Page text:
Calcification of cervical intervertebral discs is uncommon in children. The cases of approximately 200 children have been reported in the literature. The objective of the present study was to examine the natural history of this condition.Methods
Seventeen consecutive children, ten boys and seven girls, with calcified cervical intervertebral discs were included in the study. The mean age at diagnosis was 7.7 years. Three children had had a fever, and two had a history of trauma. All of the children complained of neck pain except one who was asymptomatic and was identified by chance. On radiographs, the calcification was seen within the central part of the cervical intervertebral discs. All children had treatment of the symptoms, and they were then followed periodically until the disappearance of both the symptoms and the calcific deposits.Results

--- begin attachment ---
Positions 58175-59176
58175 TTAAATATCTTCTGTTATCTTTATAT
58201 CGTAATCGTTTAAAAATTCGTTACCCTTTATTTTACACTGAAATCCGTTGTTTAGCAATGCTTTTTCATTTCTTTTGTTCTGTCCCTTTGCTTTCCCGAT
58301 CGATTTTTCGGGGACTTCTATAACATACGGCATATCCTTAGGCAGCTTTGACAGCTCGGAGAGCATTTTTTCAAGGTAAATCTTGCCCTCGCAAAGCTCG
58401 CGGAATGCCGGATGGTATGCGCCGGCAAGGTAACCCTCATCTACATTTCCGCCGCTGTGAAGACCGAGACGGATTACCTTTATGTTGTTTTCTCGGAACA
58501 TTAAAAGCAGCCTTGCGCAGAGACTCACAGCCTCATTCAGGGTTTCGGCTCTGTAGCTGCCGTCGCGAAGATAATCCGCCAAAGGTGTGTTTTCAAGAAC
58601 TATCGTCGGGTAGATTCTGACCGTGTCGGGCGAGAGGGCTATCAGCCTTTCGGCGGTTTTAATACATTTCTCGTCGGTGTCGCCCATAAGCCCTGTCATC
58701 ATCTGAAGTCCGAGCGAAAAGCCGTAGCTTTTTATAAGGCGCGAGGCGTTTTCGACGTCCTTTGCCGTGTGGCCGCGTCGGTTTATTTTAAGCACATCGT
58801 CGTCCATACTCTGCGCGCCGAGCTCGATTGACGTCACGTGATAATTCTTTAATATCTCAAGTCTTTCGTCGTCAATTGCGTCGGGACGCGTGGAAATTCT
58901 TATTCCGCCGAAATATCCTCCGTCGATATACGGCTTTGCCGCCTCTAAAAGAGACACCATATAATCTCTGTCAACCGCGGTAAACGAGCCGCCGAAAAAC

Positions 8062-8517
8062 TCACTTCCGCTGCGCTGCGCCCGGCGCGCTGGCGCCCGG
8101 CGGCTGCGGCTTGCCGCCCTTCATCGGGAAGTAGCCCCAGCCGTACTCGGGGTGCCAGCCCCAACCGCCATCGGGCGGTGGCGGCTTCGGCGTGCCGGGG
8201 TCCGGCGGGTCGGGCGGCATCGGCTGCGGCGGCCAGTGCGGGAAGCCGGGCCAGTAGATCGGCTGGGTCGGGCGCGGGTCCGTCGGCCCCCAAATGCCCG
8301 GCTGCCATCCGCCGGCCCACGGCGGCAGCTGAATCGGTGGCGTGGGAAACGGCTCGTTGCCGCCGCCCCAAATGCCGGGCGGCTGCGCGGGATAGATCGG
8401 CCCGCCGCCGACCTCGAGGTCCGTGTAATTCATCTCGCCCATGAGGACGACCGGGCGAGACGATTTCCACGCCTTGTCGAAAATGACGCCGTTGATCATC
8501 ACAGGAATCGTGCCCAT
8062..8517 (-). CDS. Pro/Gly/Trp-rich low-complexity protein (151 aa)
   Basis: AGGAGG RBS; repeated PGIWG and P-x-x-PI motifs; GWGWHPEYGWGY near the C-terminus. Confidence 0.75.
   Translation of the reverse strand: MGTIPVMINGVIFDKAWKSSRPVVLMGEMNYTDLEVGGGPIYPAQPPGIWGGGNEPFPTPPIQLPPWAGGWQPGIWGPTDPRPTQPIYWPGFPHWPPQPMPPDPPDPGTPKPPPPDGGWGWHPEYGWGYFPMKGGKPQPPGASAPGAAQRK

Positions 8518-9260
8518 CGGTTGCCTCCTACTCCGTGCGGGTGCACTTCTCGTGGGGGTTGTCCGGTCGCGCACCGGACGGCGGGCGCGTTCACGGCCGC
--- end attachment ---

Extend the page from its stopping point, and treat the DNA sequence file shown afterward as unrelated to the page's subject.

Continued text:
The children were followed for a mean of five years, and all had a complete disappearance of both the symptoms and the calcification. None had recurrent symptoms or calcifications. The average time to resolution of the symptoms and the calcifications was 34.3 days (range, seventeen to 173 days) and fifteen months (range, three to sixty months), respectively. With the numbers available, factors such as age, level of disc calcification, severity of symptoms, and degree of spinal canal compromise were not related to the time of resolution.Conclusions
Cervical disc calcification in children is a self-limiting condition with an excellent prognosis. Even if clinical symptoms due to nerve-root or spinal cord compression are present, conservative therapy produces satisfactory results. Therefore, nerve-root or spinal cord compression by a calcified cervical disc should not be considered an absolute indication for surgical intervention.Level of Evidence
Prognostic study, Level IV (case series). See Instructions to Authors for a complete description of levels of evidence.